Zenger: How did you break the cycle, so to speak, and make it out of the 7th Ward in New Orleans?
Williams: Really learned as much as possible. So, really learning what cursed prior generations and trying to avoid those same things. A lot of that came from learning from my parents who were born in the 1940s, so a lot of my family members are older. So, I have a lot of old-school values. I had the chance to learn about life before my era… I was able to accumulate all of that and just learn from every lesson or loss that I had in life and just never settled.
Zenger: What was it like growing up there and seeing some of the things you experienced?
Williams: I had a sense of pride about my community. My mother’s side of the family has been part of the St. Bernard, 7th Ward community since it was established back in the 1930s and 40s. A lot of people talk about the downfall of the neighborhood. Of course, I discuss that in my first book, “Made It Out,” some of the things I experienced. But one of the big things my neighborhood helped with was just building a confidence about myself and my abilities. At first it was basketball and then it became a swag with everything I do. I believe that I can be the best at whatever I put my mind to.
Zenger: What made you decide to even write a book?
Williams: Really to help other people to make it out of situations that they encountered. At first when I was writing my book, it was kind of like making it out of the inner city. I felt my lessons were applicable to any environment that you can grow up in. Like I said, learning from mistakes, gravitating towards positive energy, and learning from your losses. I really just wanted to give people the blueprint because halfway through the book it became about making it out of corporate America and becoming an entrepreneur. As of right now, even just picking up from there, I’m trying to show the world that I’ve made it out since then. Since the book, I’m still making it out.
Zenger: You actually make parallels in the book about the similarities of making it out of the street life and making it through corporate America. As crazy as it sounds, there’s not very much separation, is there?
Williams: I think in society with social engineering, a lot of us feel that if we are a different race or different religion, society has taught us that the next person is very different from us. And we can’t see eye-to-eye just because we come from different worlds or experiences. Gangstas and crooked people growing up in inner cities are no different than white collar gangstas. White collar gangstas are actually more cutthroat because at least in the neighborhood you know who to look out for. In corporate America, a lot of people have ulterior motives, but they project friendly energy. It’s not really necessary. It’s not these people need me to get by like in the neighborhood. It’s just out of malice. That’s why I feel like it’s grimier in corporate America because of how it’s presented to you.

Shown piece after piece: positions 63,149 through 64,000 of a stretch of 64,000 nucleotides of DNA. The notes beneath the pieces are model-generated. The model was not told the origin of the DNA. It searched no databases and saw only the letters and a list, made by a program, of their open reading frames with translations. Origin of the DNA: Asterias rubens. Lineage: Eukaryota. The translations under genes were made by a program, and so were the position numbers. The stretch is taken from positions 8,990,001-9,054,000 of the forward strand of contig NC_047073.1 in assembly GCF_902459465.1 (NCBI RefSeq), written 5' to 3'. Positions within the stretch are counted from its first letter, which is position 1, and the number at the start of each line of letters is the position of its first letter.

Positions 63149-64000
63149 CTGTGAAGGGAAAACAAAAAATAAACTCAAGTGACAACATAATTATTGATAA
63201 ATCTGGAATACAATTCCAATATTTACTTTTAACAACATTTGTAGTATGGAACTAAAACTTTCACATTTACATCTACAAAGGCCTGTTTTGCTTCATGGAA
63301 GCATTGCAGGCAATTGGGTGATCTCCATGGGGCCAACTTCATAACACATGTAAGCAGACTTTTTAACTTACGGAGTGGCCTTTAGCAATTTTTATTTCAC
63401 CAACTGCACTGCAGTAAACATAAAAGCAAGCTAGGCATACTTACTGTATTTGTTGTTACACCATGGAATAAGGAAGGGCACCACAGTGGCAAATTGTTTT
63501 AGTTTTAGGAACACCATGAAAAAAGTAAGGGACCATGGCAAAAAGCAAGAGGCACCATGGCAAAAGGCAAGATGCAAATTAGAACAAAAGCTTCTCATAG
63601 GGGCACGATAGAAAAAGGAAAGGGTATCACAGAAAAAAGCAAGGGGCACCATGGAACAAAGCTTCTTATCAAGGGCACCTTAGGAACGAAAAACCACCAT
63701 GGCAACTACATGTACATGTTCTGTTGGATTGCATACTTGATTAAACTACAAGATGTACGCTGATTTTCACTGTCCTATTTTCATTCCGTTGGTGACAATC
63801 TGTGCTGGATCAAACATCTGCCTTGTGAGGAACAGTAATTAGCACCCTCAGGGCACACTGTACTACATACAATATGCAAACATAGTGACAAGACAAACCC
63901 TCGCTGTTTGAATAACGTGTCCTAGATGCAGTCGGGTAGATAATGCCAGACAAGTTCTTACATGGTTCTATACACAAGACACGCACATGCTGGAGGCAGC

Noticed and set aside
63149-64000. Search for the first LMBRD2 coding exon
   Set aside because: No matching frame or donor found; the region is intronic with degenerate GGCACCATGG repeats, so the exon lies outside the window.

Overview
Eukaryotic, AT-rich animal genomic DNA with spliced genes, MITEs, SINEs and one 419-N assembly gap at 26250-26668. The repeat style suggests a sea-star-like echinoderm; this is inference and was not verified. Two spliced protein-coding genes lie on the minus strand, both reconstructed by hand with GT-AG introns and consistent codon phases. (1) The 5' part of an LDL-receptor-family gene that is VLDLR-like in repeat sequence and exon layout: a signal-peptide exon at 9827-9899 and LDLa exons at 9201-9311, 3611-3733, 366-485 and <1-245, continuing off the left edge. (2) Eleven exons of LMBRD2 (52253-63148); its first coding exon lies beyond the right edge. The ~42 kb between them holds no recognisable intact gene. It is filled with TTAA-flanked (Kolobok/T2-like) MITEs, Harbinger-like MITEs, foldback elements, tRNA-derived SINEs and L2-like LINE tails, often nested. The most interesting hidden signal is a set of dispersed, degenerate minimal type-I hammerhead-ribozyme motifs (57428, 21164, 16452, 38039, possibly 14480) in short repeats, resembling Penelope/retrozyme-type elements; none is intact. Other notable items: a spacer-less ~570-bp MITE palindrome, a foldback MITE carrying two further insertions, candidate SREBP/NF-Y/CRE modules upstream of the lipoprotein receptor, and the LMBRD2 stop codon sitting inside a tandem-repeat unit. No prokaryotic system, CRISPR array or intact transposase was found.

Zenger: It can be difficult to navigate that.
Williams: Right. And something that my neighborhood taught me, once I started communicating with people in higher level CEO positions or people that made in the upper six figures or north of that, just the intellect and growing the confidence once I interacted with these people, it’s like, “Oh, I can sit in these positions too.” A lot of times we are made to look at certain people as if they are superior to us, especially when we’re coming from inner cities. But we have the same abilities as those people. A lot of those people had easier routes to get there. That’s one thing of just gaining confidence along each step of your journey.
Zenger: Did you anticipate becoming a best-selling author and your books having the kind of impact that they have had?
Williams: Humbly speaking, my mom always told me, “Don’t step at all if you are going to half step.” So, I know the tears, the blood and sweat that I put into each project, or even a client’s book. I put that same energy towards everything. I’m very strategic and I move with a sense of urgency. I visualized the successes that I have had in my career so many times over and over, that all of the excitement is poured into the process each day. So, when it happens, I’m kind of militant about it, so I’m really not surprised. I really put my all into each thing and utilize my natural skillset. I haven’t been surprised so far.
(Edited by André Johnson and Judy Isacoff)
The post ‘Made It Out’ Author Recalls Escape From Streets of New Orleans and Corporate America appeared first on Zenger News.
Mariah Carey Opens Up About Racism During Childhood and More in New Memoir
*Five-time Grammy singer and recording artist Mariah Carey is one of the best-selling female solo recording artists of all-time, with a portfolio full of memorable hit songs since bursting onto the music scene in the late 1980s.